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One outcome of the declining economic growth and rising political conflict of the 1980s has been a renewed interest in political theory and increased questioning about the durability of the capitalist state. More and more political scientists are critically assessing the prevailing pluralist vision of the relationships between the state and the economy. Is the capitalist state able to adjust to crises and contradictions? What is the role of the state in changing—deteriorating—economic circumstances? How should we understand competing interpretations on the relative autonomy of the state, the nature of property rights, the legitimation crisis? This collection of five original essays by seven of the best-known political-economy theorists addresses the interconnections between the economy and the polity and embodies the leading theoretical approaches to the political economy of the state. Description Roger Benjamin was president of the Council for Aid to Education (CAE) from 2005 to 2019 and was formerly provost of the University of Minnesota and the University of Pittsburgh. He has authored, coauthored, or co-edited nine books, including The Democratic Purposes of Education and The New Limits of Education Policy: Avoiding a Tragedy of the Commons. Stephen L. Elkin is professor emeritus of government and politics at the University of Maryland and founding editor of the journal The Good Society. He is the author or editor of seven books, including Reconstructing the Commercial Republic: Constitutional Design after Madison. This Kansas Open Books title is funded by a grant from the National Endowment for the Humanities and the Andrew W. Mellon Foundation Humanities Open Book Program. Edited by Roger Benjamin and Stephen L. Elkin. Contributors include Peter H. Aranson, Roger Benjamin, David Braybrooke, Stephen L. Elkin, Norman Furniss, and Peter C. Ordeshook.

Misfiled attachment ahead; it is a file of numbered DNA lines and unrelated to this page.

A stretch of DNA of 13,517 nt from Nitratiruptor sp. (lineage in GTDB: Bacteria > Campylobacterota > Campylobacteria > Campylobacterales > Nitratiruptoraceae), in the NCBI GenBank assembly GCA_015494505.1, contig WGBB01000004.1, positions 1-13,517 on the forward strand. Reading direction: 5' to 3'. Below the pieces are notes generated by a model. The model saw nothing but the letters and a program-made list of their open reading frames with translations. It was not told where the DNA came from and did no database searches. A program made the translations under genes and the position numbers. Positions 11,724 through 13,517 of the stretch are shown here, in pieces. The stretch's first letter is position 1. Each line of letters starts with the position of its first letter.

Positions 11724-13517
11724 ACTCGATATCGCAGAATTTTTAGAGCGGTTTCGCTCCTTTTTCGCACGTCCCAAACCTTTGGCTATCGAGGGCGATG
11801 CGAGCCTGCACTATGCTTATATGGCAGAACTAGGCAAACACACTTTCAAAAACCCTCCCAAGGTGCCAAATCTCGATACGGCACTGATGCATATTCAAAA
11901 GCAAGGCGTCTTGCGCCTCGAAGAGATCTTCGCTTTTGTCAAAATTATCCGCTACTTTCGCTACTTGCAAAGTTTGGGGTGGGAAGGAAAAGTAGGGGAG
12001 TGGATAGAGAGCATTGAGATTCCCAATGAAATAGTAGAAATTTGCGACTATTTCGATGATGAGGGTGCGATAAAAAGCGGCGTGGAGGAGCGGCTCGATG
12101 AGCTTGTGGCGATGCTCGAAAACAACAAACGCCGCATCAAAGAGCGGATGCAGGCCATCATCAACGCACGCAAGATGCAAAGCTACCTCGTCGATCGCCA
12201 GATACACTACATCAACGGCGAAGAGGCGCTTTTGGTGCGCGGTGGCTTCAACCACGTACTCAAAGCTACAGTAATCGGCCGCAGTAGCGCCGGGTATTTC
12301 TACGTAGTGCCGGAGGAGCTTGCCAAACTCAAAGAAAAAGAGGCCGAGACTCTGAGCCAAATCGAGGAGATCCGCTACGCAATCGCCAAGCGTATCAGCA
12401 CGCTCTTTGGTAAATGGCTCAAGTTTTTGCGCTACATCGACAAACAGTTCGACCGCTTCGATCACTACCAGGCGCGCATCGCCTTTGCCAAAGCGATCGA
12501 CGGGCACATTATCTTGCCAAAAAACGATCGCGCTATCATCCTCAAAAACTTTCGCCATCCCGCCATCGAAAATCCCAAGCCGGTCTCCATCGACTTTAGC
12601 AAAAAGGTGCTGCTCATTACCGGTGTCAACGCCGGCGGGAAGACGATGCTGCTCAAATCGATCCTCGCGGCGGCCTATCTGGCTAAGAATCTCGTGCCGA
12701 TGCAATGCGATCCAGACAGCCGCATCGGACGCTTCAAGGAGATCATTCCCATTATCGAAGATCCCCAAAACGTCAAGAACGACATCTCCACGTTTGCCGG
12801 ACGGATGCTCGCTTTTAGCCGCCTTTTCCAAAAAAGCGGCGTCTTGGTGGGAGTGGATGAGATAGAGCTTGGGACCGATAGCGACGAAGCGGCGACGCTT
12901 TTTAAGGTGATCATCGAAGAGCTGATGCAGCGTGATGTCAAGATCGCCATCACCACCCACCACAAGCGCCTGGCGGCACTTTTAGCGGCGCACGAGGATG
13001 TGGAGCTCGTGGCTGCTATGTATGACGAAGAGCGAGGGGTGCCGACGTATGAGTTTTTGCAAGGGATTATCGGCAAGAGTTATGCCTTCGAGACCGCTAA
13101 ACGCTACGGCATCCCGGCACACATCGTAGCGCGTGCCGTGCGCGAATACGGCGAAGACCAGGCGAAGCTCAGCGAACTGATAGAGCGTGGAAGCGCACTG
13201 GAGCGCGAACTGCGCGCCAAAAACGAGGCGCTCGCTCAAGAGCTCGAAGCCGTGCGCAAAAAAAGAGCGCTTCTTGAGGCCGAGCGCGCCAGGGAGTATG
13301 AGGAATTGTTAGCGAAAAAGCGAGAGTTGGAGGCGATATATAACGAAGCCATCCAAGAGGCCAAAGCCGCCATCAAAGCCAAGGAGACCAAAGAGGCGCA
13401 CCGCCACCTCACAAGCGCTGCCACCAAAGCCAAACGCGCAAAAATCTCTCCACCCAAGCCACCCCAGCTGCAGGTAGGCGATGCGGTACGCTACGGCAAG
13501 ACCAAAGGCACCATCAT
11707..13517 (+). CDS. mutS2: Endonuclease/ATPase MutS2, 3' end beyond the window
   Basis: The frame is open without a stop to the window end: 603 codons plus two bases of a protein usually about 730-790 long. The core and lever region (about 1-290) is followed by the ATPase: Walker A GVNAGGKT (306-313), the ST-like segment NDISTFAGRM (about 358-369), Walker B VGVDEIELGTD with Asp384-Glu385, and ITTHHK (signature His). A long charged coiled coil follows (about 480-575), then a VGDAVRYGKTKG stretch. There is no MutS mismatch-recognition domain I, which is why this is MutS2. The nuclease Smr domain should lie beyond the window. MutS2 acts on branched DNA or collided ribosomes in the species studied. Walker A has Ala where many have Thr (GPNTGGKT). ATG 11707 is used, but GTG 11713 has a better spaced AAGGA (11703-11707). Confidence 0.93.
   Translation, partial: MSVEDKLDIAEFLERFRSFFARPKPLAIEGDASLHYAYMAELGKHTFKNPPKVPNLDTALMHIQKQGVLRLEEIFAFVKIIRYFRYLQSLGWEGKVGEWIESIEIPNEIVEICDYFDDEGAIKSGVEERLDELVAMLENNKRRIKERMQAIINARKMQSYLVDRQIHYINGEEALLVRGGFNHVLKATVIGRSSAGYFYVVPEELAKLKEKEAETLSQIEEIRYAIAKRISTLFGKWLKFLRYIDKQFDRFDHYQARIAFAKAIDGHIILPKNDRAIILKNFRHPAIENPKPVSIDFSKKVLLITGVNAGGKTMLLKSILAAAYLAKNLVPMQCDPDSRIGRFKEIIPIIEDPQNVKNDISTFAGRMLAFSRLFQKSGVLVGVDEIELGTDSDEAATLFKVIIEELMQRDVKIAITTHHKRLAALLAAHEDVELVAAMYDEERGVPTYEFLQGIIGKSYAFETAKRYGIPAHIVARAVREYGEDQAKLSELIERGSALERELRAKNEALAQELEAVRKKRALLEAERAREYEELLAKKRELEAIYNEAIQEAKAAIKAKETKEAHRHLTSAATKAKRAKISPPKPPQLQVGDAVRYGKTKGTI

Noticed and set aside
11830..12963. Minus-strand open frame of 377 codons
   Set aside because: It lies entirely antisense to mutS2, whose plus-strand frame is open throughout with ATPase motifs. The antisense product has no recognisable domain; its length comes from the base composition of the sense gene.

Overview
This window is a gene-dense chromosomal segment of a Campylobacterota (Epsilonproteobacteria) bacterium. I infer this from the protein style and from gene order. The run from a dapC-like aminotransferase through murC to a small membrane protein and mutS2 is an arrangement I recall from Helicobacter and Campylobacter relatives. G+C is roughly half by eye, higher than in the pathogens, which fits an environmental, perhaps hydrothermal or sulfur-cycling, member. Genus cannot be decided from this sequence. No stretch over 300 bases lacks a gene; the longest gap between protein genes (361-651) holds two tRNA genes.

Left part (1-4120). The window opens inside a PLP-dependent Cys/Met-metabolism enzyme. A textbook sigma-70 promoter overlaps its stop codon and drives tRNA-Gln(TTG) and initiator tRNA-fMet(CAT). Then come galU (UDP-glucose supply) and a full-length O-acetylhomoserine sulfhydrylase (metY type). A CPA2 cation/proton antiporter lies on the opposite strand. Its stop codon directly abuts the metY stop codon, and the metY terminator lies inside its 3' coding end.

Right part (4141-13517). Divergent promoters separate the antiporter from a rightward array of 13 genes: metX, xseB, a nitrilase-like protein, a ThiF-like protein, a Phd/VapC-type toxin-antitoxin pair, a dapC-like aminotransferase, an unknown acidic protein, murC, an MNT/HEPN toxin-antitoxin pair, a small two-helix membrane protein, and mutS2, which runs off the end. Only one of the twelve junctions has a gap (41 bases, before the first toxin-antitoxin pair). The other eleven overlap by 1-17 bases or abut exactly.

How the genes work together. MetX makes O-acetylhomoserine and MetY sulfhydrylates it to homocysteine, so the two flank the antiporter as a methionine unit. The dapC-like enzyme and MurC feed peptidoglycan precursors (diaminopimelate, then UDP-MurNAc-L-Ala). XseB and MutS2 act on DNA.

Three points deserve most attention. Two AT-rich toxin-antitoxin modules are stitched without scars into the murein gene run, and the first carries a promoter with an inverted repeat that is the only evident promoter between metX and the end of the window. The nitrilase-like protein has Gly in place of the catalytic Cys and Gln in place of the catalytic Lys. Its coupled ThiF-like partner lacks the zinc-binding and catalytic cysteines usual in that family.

Publication Date



University Press of Kansas


viii, 276 pp.


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© 1985 by the University Press of Kansas All rights reserved. The text of this book is licensed under a Creative Commons Attribution-NonCommercial-NoDerivatives 4.0 International Public License.

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Open Access

The Democratic State